Clinton honors Hesburgh with Congressional Gold Medal
President Clinton signed legislation on Dec. 9, 1999 to award University president emeritus Father Theodore Hesburgh the nation's highest honor bestowed upon civilians, the Congressional Gold Medal.
Now Public Law 106-153, the Father Theodore Hesburgh Congressional Gold Medal Act authorizes the President to give the medal to Hesburgh in recognition for his many outstanding contributions to civil rights, higher education, the Catholic Church and the nation.
Congressman Tim Roemer introduced legislation in the House of Representatives last May and sought the support of his 292 colleagues to cosponsor the legislation.
"The Congressional Gold Medal honors Americans accomplished in one area but Fater Hesburgh has three fields of integrity and honor. He has made outstanding contributions in the fields of religion, higher education and civil rights that is what caused me to push this award," Roemer said.
"I believe that this is the most appropriate time for Congress and the entire nation to join me in recognizing this remarkable man and living legend of freedom in America," Roemer said.
Roemer said that he considers Hesburgh's public service career to be as distinguished as his many contributions to education. Hesburgh served as Notre Dame's president from1952-1987. Holding 15 presidential appointments, Hesburgh's involvement ranged far and wide.
He was a charter member of the United States Commission on Civil Rights from its establishment in 1957 and chaired the commission from 1969 to 1972. He was also awarded the Medal of Freedom by Lyndon Johnson in 1964, another one of the nation's highest civilian honors.
During the 1980s, Hesburgh was also actively involved in a private initiative to unite international scientists and religious leaders in condemning nuclear weapons. Hesburgh also helped organize a meeting of 58 world-class scientists in Vatican City in 1982. This meeting not only called for the elimination of nuclear weapons, but it also brought together leaders of six faiths who agreed with the views of the scientists.
At the same time, Hesburgh is recognized as a national and international leader in higher education. He received his 140th and 141st honorary degrees this year, the most ever bestowed upon one person, according to the Guinness Book of World Records. Since 1987, Hesburgh has served as president emeritus and his office is currently located on the 13th floor of the library.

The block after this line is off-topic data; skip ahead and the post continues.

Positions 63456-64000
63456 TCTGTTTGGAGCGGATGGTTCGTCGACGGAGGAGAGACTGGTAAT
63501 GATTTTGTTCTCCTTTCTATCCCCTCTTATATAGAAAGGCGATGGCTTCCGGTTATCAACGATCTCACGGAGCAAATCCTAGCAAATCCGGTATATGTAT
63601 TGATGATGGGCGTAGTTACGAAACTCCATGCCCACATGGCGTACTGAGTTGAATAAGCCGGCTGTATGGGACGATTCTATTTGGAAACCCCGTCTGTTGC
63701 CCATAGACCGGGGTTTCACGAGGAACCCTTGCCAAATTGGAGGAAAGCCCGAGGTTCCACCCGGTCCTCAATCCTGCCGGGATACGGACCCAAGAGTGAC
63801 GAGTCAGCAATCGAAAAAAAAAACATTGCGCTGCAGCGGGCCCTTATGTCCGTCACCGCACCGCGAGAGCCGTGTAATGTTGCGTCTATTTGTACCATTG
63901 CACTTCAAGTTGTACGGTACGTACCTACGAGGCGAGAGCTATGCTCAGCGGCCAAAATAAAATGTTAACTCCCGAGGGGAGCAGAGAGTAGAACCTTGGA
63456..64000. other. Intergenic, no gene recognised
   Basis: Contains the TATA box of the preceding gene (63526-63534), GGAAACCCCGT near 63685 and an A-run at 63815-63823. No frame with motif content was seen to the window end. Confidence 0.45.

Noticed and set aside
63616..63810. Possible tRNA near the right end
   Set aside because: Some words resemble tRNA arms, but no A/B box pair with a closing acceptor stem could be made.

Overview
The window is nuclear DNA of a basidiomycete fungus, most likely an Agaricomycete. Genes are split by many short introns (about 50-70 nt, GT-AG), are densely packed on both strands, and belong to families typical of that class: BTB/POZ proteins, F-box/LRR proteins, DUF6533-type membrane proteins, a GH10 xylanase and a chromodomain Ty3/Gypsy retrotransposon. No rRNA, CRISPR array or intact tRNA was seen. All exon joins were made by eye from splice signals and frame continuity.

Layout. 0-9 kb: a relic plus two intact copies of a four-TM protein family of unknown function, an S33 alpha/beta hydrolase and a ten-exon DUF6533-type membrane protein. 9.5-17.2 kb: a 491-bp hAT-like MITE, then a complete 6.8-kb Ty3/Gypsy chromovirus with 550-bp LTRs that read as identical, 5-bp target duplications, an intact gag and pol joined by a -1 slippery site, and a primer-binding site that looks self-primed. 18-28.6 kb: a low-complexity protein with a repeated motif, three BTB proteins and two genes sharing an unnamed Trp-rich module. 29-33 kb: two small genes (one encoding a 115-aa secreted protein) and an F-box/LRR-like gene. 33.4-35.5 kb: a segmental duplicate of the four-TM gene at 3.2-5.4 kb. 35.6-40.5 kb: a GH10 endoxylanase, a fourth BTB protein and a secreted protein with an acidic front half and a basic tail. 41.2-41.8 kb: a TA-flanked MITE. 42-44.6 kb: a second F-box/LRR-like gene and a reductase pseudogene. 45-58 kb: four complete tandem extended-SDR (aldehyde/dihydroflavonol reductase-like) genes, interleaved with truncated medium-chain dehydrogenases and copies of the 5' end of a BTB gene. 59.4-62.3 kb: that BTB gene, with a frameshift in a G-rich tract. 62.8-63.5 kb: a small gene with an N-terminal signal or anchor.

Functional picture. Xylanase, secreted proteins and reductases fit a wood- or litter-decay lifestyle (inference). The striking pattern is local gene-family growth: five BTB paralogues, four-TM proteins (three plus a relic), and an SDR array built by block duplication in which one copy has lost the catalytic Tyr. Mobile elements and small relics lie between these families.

"Notre Dame has been my whole life, since I arrived in 1934. The students are wonderful and they are the reason why ND exists. I love spending time with them no student comes to my door without getting in," said Hesburgh.
Hesburgh stepped down as head of Notre Dame in 1987, completing the longest tenure among active presidents of American universities.
"Despite his retirement, Hesburgh continues much as he did as the nation's senior university chief executive officer as a leading educator and humanitarian inspiring generations of students and citizens, and generously sharing his wisdom in the struggle for the rights of man," said Roemer.
Hesburgh has been a member of the United States Institute of Peace Board, which is attempting to solve problems in Eastern Europe and the Middle East.
Hesburgh considers his involvement in the Catholic Church to be the most important aspect of his life.
"I am very happy and honored to receive this award, but it is not something you live for or work for. The most important thing is trying to be good at everything you dofor me, being a priest is the most important thing in my life," said Hesburgh.
Hesburgh served the Catholic Church from 1965 to 1970 as a member of the Holy See's delegation to the United Nations and as the permanent Vatican representative to the Atomic Energy Agency on behalf of Congress.
Hesburgh's medal ceremony will most likely take place in spring or early summer in Washington, D.C. Specifically designed for Hesburgh, his medal will include two important parts of his life the seal of the Congregation of the Holy Cross and the seal of Notre Dame.
Created in 1776, the medal has been awarded to over 250 people. Recent recipients include the rev. Billy Graham Nelson Mandela, Rosa Parks and Colin Powell.
All News Stories for Monday, January 24, 2000